Lots of people are telling me what I should do next.  Job offerings.  Ideas for abk.  So on.  Thanks, but no thanks.

Here is what I do want to tell you though.  If you go see the world, if you leave your neighborhood, if you leave your tribe, you are going to meet people.  Some really freaking incredible people.  That believe the complete opposite of you.  That have done something that you do not agree with.  Or maybe you’ve done something that they do not agree with.  Regardless, engage them.  Smile at them.  Their world may be completely different from yours, which is why they believe what they believe, and there is nothing wrong with that.  Don’t shut them down.  Don’t brush them off.  Listen to them.  Learn.  Everyone is different.  Everyone has different pasts.  Everyone has different challenges.  I certainly have mine.  People generally are kind.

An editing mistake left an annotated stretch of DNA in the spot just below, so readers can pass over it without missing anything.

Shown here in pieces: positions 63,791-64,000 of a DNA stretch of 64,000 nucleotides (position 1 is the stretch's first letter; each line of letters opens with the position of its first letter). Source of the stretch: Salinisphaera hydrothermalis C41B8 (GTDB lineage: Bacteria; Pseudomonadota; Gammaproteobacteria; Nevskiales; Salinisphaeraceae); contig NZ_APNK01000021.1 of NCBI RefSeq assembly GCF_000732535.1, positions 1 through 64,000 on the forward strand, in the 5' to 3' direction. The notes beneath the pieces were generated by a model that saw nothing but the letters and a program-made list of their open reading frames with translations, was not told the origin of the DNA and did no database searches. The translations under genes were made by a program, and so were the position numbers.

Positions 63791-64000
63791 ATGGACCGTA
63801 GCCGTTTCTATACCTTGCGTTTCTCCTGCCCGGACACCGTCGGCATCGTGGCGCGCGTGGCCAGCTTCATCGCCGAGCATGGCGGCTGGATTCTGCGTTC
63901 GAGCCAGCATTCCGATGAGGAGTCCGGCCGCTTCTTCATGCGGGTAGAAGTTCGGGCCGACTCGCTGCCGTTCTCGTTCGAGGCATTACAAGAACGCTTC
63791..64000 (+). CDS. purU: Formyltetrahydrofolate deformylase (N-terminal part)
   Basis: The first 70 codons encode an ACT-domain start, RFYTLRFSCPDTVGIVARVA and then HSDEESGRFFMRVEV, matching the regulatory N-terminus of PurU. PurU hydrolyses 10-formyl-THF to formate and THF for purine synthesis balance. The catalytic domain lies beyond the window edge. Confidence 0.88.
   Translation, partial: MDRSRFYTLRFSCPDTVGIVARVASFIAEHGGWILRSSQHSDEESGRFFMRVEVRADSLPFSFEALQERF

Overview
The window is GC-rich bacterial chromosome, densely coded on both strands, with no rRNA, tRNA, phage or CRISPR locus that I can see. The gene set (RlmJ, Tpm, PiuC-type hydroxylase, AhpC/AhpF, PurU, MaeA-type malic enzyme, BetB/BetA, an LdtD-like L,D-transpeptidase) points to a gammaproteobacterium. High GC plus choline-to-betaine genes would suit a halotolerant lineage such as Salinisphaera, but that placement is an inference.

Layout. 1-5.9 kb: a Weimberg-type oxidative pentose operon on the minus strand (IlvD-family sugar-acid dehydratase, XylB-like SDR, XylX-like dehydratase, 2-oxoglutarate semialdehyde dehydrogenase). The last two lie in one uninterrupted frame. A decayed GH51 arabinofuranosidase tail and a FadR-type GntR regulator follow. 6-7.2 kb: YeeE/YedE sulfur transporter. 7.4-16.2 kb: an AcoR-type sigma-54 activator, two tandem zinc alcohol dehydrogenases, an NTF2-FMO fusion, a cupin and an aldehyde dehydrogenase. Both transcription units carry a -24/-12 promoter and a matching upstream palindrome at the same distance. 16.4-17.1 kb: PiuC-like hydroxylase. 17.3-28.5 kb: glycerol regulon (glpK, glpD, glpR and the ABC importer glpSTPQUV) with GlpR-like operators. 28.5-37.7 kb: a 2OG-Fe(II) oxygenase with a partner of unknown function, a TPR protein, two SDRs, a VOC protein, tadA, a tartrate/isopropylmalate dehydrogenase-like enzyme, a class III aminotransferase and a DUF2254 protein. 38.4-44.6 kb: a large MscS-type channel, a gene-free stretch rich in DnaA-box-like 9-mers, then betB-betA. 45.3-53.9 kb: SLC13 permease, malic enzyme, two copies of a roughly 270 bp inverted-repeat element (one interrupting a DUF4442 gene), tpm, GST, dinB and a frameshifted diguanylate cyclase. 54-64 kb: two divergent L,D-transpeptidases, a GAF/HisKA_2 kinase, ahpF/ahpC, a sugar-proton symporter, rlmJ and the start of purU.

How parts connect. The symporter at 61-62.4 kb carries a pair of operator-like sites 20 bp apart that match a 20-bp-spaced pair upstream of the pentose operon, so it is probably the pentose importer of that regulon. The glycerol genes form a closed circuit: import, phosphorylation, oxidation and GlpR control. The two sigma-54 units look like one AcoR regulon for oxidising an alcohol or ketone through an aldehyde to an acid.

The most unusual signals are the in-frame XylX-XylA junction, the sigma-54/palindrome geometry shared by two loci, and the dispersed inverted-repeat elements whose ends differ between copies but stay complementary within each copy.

But for whatever reason, we get in our own way, overthink things, and talk our way out of amazing opportunities due to irrational fear within ourselves and fear of other people’s opinions.  Not this time.  I faced every fear that I had on this journey, all 243 of them, and I won.

What are my new beliefs?  I’m glad you asked.  I believe in travel, leaving your comfort zone, open mindedness, and using your unique abilities to help others.  That’s kind of it.  I now live in roughly 4 hour intervals, with limited concern for both the past and the future.  I’m here.  You’re here.  Let’s be here.

So say goodbye to the Baptist-raised, apolitical, banking Vice President, MBA holding, Mars Hill and Wingate grad, All American soccer player, blah blah blah.  What a riff-raff.  What an absolute riff-raff.